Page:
cover image WARREN G. HARDING


John W. Dean, John W. Dean, . . Holt/Times, $20 (224pp) ISBN 978-0-8050-6956-3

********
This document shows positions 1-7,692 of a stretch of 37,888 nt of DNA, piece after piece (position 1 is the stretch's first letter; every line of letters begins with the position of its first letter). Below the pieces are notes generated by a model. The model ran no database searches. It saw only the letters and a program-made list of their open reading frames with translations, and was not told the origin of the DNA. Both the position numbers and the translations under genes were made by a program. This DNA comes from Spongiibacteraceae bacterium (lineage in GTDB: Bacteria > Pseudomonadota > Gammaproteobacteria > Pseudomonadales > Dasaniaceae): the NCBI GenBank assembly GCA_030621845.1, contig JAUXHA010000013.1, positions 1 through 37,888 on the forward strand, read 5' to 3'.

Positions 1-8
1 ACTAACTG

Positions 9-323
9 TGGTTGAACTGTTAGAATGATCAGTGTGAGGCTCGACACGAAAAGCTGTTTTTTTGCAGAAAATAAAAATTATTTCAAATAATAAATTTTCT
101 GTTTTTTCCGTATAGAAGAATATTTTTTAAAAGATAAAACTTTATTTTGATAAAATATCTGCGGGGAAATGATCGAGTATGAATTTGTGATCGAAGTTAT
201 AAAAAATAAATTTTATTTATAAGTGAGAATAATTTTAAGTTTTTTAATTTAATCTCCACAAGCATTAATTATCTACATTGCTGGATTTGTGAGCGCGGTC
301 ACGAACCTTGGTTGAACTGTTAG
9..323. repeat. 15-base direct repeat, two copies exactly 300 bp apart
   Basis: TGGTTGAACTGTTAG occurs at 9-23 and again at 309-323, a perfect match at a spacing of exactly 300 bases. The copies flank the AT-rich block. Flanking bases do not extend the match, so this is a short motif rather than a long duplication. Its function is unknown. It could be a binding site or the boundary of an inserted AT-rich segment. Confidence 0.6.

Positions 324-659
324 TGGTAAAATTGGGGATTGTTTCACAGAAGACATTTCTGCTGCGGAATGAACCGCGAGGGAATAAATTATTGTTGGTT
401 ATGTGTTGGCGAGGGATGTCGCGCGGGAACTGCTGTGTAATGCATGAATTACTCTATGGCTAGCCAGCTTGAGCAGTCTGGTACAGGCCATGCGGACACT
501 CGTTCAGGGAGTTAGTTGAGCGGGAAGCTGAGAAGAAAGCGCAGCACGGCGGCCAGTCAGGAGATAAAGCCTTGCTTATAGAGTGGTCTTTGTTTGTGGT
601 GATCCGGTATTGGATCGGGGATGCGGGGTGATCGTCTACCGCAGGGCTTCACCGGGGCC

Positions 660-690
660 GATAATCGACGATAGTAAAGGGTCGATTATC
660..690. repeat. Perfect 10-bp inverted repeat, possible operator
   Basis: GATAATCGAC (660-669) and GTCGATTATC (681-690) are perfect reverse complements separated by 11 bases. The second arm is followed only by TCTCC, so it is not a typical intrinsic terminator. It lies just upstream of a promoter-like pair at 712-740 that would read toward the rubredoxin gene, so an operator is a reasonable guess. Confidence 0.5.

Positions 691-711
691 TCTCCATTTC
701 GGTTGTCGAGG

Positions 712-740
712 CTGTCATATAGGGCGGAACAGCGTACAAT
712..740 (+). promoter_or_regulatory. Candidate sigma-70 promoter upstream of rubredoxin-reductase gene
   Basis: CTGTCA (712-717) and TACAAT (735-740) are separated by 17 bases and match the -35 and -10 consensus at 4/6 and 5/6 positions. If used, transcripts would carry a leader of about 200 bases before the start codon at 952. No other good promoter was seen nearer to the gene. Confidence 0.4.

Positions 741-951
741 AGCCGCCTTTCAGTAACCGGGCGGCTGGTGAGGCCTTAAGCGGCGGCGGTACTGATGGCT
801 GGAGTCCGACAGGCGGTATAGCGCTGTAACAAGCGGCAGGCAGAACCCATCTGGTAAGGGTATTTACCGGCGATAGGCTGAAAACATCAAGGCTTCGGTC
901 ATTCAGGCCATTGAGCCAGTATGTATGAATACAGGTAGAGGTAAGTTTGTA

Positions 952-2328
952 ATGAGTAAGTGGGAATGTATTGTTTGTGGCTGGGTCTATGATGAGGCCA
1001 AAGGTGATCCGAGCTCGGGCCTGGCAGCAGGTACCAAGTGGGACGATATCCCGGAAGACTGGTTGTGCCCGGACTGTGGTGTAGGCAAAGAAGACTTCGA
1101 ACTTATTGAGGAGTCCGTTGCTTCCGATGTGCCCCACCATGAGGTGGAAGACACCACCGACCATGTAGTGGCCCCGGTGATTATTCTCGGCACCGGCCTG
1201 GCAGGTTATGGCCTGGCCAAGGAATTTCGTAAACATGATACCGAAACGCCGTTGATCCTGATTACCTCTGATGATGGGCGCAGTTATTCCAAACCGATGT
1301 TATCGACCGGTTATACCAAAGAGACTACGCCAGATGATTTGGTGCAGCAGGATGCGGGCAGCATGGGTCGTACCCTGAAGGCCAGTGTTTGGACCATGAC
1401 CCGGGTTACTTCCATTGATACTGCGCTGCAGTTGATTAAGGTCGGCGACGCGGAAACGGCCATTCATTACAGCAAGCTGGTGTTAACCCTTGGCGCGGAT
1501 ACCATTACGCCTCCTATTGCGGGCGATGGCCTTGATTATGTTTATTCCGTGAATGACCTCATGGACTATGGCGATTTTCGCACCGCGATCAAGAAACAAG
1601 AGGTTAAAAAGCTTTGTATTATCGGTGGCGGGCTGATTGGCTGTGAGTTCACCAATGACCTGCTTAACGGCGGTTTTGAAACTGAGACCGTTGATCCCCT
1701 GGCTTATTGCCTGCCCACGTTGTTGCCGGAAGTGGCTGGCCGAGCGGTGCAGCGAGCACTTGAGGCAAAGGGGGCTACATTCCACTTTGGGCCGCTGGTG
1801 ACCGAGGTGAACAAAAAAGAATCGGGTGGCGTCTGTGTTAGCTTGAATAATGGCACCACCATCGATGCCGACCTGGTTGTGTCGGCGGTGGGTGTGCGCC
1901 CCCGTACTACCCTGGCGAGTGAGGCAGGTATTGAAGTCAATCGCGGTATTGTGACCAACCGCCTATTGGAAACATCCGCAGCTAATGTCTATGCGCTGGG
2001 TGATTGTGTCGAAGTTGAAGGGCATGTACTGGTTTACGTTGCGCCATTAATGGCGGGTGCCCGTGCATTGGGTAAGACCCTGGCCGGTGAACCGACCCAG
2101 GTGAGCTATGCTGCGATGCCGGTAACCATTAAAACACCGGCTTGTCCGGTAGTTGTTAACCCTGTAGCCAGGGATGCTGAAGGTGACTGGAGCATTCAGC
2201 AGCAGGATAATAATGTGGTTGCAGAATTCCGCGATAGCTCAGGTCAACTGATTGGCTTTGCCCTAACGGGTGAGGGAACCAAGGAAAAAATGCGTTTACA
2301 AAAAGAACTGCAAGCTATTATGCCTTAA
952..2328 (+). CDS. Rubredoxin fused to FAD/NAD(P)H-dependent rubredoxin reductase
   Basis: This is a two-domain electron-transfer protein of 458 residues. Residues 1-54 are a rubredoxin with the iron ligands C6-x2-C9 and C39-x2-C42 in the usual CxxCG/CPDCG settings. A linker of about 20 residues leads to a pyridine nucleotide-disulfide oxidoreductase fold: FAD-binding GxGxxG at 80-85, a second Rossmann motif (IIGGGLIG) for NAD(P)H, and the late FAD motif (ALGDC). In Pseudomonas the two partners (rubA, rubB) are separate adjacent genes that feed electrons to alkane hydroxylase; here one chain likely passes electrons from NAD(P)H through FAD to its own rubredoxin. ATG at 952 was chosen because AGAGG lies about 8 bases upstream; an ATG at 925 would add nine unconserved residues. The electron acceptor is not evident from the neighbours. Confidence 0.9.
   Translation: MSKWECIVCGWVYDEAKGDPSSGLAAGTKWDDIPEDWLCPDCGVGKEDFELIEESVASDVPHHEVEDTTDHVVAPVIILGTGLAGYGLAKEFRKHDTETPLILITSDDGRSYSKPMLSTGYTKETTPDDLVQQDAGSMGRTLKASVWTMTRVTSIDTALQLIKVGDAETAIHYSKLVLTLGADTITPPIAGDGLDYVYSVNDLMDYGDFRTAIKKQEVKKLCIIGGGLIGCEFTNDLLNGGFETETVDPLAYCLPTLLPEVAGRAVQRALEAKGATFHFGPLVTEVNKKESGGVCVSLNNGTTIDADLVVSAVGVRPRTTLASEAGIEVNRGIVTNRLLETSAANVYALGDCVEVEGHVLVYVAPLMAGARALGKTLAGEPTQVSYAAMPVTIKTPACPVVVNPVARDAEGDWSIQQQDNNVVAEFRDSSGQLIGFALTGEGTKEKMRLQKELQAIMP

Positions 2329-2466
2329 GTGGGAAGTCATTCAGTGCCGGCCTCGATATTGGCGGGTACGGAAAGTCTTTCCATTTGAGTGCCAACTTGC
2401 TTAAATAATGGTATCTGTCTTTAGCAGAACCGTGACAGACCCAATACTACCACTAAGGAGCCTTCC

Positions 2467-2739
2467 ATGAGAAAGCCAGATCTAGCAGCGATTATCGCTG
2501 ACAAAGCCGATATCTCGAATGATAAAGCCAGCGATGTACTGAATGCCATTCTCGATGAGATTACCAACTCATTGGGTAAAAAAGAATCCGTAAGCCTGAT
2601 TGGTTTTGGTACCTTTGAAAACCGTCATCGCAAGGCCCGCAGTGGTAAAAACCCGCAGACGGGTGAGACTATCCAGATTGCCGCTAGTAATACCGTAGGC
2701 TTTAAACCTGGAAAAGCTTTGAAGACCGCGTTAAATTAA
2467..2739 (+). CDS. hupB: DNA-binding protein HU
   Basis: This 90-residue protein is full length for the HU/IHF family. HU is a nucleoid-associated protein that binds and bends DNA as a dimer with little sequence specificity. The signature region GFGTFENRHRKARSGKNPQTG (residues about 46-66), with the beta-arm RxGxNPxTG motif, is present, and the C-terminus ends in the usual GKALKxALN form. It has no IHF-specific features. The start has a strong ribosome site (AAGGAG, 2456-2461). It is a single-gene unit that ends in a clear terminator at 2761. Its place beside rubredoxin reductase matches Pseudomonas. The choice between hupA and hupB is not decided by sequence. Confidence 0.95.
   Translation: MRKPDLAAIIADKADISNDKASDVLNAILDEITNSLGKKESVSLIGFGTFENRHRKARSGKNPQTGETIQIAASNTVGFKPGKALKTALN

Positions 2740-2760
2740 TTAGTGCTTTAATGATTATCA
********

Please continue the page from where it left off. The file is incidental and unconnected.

Dean—of Watergate fame and author of the memoirs Blind Ambition and Lost Honor —does his best to make Warren G. Harding's lethargic life and scandal-laced presidency sound interesting. Throughout his entire pre-presidential career—including stints in both the Ohio state senate and the U.S. Senate—Harding was, for the most part, nothing more than an amiable nonentity. No bill of any consequence bore his name nor did he champion any measure worth recalling. Elected the nation's 29th chief executive in 1920 by an overwhelming vote in a postwar reaction against Wilson's foreign policies, Harding was the first president born after the Civil War. He was destined to die in office in 1923, but even before his death, he allowed the infamous Teapot Dome fiasco (based largely on dubious dealings conducted by the most notorious of Harding's many mediocre appointees—the anticonservationist secretary of the interior, Albert B. Fall) to occur. In an attempt to give Harding his due, Dean points out that he did at least bring to an end President Wilson's longstanding practice of excluding blacks from federal appointments. As well, in a speech of rare passion and boldness delivered in Birmingham, Ala., he called for political, economic and educational equity between the races. His most permanent domestic accomplishment, however, was as dull as it was necessary: the creation of the Bureau of the Budget. Dean (and Arthur Schlesinger's American Presidents series) is not to be faulted for the fact that Harding's life is a yawn—but a yawn it is. (Jan. 7)